How To Do Baby Led Weaning

This post is my tips based on personal experience of baby led weaning. Before having children I didn’t realise there was different ways to introduce your child onto solids. The process of introducing solids is known as weaning (in the UK), you can find more information here from the NHS.

The NHS recommend waiting till six months before introducing any food. As all babies are different its important to look for these three signs if wanting to start earlier:

  1. They can stay in a sitting position and hold their head steady.
  2. They can co-ordinate their eyes, hands and mouth so they can look at the food, pick it up and put it in their mouth, all by themselves.
  3. They can swallow food. Babies who are not ready will push their food back out with their tongue So they get more round their face than they do in their mouths.

I quickly found out there are two different methods for weaning your baby onto solid food. The first is using purees to introduce your baby to new flavours. The other is baby led weaning, which is the method I choose for both my daughters.

What is Baby Led Weaning?

The Baby Centre defines baby led weaning (BLW) as “forgetting purees and weaning spoons, and simply letting your baby feed himself.” Rather than pureeing lots of different foods you give the baby the skills to eat whole food from the beginning.

Why Choose Baby Led Weaning?

There are lots of benefits of choosing to using BLW.

  1. Your baby gets introduced to lots of textures straight away
  2. Your baby will get to explore food at their own pace
  3. Your baby feeds themselves so you can eat your own food
  4. You don’t have to make additional food for baby within household so will save time
  5. You can easily buy food for them on the go, as they are more happy to eat regular food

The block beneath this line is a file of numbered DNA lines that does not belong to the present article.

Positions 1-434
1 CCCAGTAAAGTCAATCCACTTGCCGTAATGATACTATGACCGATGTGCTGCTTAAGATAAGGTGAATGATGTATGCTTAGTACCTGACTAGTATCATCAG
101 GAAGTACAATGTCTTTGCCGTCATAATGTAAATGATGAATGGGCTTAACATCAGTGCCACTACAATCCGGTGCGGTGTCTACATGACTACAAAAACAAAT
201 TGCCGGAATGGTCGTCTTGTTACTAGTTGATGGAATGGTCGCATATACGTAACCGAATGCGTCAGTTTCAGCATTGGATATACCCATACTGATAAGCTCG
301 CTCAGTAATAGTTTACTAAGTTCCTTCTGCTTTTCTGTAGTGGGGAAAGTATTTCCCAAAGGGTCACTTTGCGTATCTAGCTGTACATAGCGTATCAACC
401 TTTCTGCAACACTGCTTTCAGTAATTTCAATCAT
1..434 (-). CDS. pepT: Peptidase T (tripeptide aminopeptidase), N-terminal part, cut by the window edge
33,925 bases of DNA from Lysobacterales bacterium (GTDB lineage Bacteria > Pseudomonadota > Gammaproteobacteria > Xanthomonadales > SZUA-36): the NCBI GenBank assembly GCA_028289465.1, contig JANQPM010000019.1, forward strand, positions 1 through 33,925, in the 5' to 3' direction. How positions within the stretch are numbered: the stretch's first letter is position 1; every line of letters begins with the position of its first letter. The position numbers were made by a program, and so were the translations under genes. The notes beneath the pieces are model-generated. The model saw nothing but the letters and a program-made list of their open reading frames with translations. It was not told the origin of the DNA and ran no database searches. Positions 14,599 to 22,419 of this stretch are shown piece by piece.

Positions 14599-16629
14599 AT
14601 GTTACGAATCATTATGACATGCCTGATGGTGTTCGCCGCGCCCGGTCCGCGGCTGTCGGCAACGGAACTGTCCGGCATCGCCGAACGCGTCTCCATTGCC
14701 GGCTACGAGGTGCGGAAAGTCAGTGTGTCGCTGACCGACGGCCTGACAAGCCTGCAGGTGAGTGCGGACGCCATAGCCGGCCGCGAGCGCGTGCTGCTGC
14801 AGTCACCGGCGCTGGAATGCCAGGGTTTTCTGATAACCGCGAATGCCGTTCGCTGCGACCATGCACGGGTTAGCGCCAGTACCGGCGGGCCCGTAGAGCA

It’s worth noting that some families may find BLW isn’t for them as the baby has digestion issues or feeding concerns. There are also some downsides vs. purees. It takes babies slightly longer for babies to start filling their tummies as first. It can also be messy as lots of foods tend to go on the floor!

Some families find that they do a combination of the two weaning methods. Feeding the baby purees but also offering finger foods to them. The knack is finding what works best within your family and for the baby.

Baby led weaning can get messy!

Baby led weaning can get messy!

How to start Baby Led Weaning?

It’s best to start BLW with foods that are easy to handle as they are still perfecting their grip. When starting introduce one food at a time so they can explore the texture and flavour of the food. You will only need to offer food once a day at first alongside their milk. When they start eating more you can build up to two meals, three meals and eventually add in healthy snacks.

First foods

  • Raw vegetable sticks – cucumber without skin, avocado sticks and
  • Par boiled vegetable sticks – par boiled so they are easier to chew including carrots, green beans and peppers
  • Cooked vegetable sticks – sweet potato wedges, butternut squash and brocoli
  • Fruit – softer fruits work best such as raspberries, banana, melon, mango and pears cut into strips
  • Toast/bread sticks – add a little bit of butter to bread to make a bit softer
  • Porridge fingers – make you own really quickly in the microwave, see recipe ideas here
  • Mashed potato – best if a bit lumpy and thick so baby can pick up
  • Pasta – fusilli is best as baby can grip it
  • Meat/fish (if not vegetarian) – softer meat is best to start such as strips of chicken or fish
First finger food for baby led weaning

First finger food for baby led weaning

Thanks for reading.

If you enjoyed this post, check out Best nursery rhymes for babies and Best products for babies.

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